Summary: In this tutorial, we will learn what an exception is, how many types it has, and how we can handle them in C++.

What is an Exception in C++?

An exception is any unwanted situation that occurs during the runtime of the program.

It is an error that is not detected during compile time but comes into effect during the execution of the program.

Some common exceptions that often occurs in C++ are:

  • IndexOutOfBoundsException: It occurs when the program tries to access the index of an object that is out of its range.
  • IOException: This exception occurs in multiple cases. One such situation is when the user enters the wrong type of input during runtime e.g. a string instead of an integer.

How to Handle Exceptions in C++?

Although exceptions occur during runtime, we can still speculate and handle them using the try and catch block in C++.

try and catch Block

In the try block, we write the set of codes that could potentially throw the exception, and in the catch block, we catch those exceptions.

The code inside the catch block is executed only if the exception type specified in its argument has occurred in the try block.

For example, the following snippet can only catch IOException, if it occurs in the try block:

To catch multiple exceptions, we can write multiple catch blocks such as the following:

We can also catch all types of exceptions in the same catch block using ellipsis as an argument (i.e. …):

It’s a good practice to use ellipsis catch block with other catch blocks catching specific exceptions.

Note: If you are writing an ellipsis catch block with other catch blocks, it is recommended to write it to the last. Because the exception is caught in order. If we write the ellipsis block first it will catch all kinds of exceptions and make the latter block redundant.

throw Keyword

The throw keyword is used to explicitly throw an exception from a try block.

C++ Example using try, catch & throw

Output:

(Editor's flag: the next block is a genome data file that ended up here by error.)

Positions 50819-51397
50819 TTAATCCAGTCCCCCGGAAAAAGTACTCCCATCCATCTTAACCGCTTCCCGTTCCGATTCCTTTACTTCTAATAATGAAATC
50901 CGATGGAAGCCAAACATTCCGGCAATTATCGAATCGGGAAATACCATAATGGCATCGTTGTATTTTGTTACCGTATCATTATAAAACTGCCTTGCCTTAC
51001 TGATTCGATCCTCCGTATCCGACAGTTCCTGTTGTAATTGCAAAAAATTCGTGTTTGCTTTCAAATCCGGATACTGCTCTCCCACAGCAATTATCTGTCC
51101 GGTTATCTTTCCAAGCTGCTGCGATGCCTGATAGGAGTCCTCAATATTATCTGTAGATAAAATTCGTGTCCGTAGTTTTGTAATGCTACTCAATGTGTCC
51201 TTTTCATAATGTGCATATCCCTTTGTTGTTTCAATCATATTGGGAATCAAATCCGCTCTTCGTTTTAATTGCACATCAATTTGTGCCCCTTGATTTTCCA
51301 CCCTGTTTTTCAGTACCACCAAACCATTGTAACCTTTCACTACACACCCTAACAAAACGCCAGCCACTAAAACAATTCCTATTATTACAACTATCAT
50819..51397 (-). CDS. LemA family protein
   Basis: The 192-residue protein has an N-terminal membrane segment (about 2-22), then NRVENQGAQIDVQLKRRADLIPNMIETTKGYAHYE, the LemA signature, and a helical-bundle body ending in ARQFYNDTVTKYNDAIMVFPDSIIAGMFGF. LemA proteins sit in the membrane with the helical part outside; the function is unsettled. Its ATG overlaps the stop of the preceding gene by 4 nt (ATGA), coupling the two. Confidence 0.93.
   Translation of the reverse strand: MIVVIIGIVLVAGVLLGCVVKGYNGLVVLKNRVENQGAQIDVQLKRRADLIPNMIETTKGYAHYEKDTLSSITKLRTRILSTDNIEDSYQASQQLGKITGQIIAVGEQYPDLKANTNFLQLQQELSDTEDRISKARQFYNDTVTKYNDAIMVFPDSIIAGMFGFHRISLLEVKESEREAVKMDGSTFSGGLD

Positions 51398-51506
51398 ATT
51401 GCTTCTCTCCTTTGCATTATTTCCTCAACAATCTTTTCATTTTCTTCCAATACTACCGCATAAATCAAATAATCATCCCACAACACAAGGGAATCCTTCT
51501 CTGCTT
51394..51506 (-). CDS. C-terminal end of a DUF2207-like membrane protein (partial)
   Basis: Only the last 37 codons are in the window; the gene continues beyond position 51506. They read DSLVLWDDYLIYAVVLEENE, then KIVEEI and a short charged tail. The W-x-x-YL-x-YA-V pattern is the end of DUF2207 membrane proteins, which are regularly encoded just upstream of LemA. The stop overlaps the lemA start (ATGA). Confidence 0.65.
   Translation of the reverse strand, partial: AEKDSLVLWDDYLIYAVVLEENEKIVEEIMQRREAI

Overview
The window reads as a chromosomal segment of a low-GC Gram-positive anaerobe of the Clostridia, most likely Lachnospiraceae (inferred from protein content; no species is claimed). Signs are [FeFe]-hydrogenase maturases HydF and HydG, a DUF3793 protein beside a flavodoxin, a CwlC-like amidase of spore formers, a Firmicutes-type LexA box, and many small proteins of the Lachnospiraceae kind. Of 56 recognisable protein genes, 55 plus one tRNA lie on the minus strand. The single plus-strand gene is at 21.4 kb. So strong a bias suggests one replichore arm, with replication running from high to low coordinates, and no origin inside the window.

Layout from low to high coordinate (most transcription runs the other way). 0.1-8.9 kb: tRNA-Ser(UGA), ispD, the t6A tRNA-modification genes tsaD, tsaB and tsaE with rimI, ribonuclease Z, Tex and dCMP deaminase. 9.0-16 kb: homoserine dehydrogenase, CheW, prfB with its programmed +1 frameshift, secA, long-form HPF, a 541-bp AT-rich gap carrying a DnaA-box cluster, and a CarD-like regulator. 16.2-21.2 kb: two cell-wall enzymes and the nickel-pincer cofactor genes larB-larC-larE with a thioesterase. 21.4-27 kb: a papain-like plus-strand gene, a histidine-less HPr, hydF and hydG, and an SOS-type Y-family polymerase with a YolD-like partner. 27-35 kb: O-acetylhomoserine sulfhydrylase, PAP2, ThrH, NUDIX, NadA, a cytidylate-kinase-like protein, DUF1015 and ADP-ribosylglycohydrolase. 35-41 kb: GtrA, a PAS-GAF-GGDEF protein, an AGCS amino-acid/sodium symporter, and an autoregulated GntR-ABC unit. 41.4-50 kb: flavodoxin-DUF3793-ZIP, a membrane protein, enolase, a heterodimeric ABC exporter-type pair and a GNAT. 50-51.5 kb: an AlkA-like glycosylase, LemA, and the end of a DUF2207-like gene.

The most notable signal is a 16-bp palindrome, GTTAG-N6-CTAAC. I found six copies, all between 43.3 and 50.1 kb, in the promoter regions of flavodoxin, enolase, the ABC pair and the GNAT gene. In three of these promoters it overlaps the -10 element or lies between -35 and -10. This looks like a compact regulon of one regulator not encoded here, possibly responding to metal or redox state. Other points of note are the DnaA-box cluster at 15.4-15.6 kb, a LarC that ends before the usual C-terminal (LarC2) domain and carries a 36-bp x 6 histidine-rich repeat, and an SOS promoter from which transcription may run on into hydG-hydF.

Exception handling in C++

In C++ when we divide an integer by 0, it returns inf. We don’t want this to happen, instead we want the program to throw an exception.

Therefore, to accomplish this we increase a string type exception using the throw keyword in particular.

Since the divide method is called from inside the try block, the exception thrown by it is caught by the corresponding catch block.

User-Defined Exception

Exceptions are nothing but predefined classes in C++ libraries.

For example, IOException: This is a class and whenever an IO error occurs during runtime, the interpreter throws an instance of it, which we need to catch.

Similarly, we can define our own classes and treat them as exceptions (like in the previous example we have treated string as exception).

Hence, to create a user-defined exception create a class with the name of the exception:

C++ Example Using User-Defined Exception

Output:

Try catch throw

In this example, we have created two empty classes with corresponding error names, so that we can throw their objects when required.

Once the object thrown from the try block is caught by any catch block, we display the appropriate message.

In this tutorial, we learned how to handle exceptions in C++ by try and catch block, and create our own exception and raise them using the throw keyword in C++.

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